Soy bean paste : Like soy sauce, miso is made from soy beans.It is a paste-like condiment mostly in a brown color.
It's a thick paste, usually some shade of reddish-brown, made by mixing crushed boiled soybeans with salt and a koji fermenting agent produced from rice, barley, wheat or beans. Traditionally the mix was wrapped in straw and left to ferment for between two months and two years.
Protein-rich miso is one of the essential elements of Japanese cuisine. It has been around since at least the 7th century, and the standard fare of rice (barley for the poor), miso soup and pickles was established by Buddhist monks around the 13th century.
Soy bean paste is also an important condiment that is indispensable to the Japanese people.
Recently, miso soup in particular has been valued as a health food that contributes to a balanced diet.
Miso is both nutritious and adds very distinct savory flavors, especially in the universally-popular miso shiru soup.
Many Japanese have miso soup for breakfast
The basic breakfast version of miso shiru is made by adding several ingredients to broth, for example, tofu, seaweed, or vegetables, then stirring in the soy bean paste.
In addition to soup, it is used as seasoning for rāmen (a Chinese brand of noodle), rice balls, and all kinds of cookpot dishes.
It's also used for preserving vegetables, fish and pickles (misozuké).
Fish or meat pickled in this miso keep for a long time and yet with enhanced taste.
Different varieties are favored around Japan.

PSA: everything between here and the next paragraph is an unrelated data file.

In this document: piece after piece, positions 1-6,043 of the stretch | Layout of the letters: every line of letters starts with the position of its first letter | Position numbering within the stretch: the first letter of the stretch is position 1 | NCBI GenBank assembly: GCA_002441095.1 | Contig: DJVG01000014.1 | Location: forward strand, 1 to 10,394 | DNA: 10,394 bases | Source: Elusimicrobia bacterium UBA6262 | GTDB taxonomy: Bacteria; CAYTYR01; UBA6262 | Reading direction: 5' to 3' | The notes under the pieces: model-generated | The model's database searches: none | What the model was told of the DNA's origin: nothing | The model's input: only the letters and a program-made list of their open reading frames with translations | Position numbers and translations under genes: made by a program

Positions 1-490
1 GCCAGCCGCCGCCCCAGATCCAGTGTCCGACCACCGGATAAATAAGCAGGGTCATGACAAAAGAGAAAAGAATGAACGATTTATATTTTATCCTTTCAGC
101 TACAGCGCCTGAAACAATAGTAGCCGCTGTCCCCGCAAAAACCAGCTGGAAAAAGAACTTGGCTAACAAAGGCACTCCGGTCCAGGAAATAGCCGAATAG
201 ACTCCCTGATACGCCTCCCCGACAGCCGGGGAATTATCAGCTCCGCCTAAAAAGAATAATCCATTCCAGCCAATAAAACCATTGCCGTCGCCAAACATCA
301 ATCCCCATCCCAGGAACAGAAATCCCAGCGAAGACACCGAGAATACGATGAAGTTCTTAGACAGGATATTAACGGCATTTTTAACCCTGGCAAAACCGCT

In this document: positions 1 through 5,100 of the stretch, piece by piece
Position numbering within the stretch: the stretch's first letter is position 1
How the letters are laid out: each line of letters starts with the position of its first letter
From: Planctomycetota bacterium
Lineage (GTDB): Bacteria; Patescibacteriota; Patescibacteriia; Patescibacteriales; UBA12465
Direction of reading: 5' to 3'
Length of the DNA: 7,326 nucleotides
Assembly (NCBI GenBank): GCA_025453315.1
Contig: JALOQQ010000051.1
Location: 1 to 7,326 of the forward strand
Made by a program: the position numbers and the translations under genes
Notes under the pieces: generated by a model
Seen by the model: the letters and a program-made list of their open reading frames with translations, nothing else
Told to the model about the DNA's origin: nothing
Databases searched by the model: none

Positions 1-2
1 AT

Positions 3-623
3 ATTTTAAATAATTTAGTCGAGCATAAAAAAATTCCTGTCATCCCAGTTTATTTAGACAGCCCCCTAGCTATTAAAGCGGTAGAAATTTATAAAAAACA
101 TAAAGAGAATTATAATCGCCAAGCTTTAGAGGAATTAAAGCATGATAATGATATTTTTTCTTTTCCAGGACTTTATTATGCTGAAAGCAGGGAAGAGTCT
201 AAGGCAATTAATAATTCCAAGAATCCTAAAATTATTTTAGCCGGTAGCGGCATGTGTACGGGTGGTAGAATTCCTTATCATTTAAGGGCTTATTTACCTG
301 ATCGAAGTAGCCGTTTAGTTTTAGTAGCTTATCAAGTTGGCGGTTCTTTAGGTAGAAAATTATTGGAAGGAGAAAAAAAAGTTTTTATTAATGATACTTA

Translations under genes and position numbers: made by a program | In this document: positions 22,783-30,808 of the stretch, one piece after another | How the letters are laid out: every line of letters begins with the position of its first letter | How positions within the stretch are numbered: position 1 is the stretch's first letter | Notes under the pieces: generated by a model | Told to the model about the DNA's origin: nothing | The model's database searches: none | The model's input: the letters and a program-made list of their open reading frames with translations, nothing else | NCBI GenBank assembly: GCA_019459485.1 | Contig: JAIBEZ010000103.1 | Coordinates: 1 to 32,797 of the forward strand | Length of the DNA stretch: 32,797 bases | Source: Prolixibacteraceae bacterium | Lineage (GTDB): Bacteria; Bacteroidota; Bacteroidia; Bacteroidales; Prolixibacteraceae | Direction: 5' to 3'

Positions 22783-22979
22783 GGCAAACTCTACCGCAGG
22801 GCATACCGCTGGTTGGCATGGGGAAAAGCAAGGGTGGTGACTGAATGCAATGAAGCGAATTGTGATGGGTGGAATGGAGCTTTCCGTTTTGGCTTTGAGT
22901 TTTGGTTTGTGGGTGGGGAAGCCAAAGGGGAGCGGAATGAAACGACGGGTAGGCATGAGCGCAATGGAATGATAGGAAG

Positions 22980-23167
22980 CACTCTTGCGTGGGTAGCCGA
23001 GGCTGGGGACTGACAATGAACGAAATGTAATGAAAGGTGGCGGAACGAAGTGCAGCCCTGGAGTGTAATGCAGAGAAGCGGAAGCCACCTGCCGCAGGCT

The color and flavor varies according to the ingredients, the processing and the fermenting time: the higher the kõji mold content, the sweeter the flavor; a shorter fermenting time produces miso with a light color close to the natural color of the beans, Whereas a longer time produces a darker, more brownish color.
The most common Honshu type is akamiso, the reddish rice miso (komémiso) with a 10-20% salt content made by steaming the soybeans with rice kõji.Saltier varieties (karakuchi) are common in Hokkaido, Tohoku and parts of Shikoku.Barley miso (mugimiso), made with barley kōji, is popular in Kyushu.The dark, thick hatchömiso (or mamémiso) made from just soybeans, bean kõji and salt, is popular in the Nagoya area and is often used for akadashi soup.
The milder shiromiso white miso (5-6% salt) made by boiling the beans is more expensive and preferred in western Japan. The 'sweetesť form is saikyōmiso from Kyoto, with only about 5% salt and a higher proportion of grain than soybeans.
Special types of miso are often served as a relish.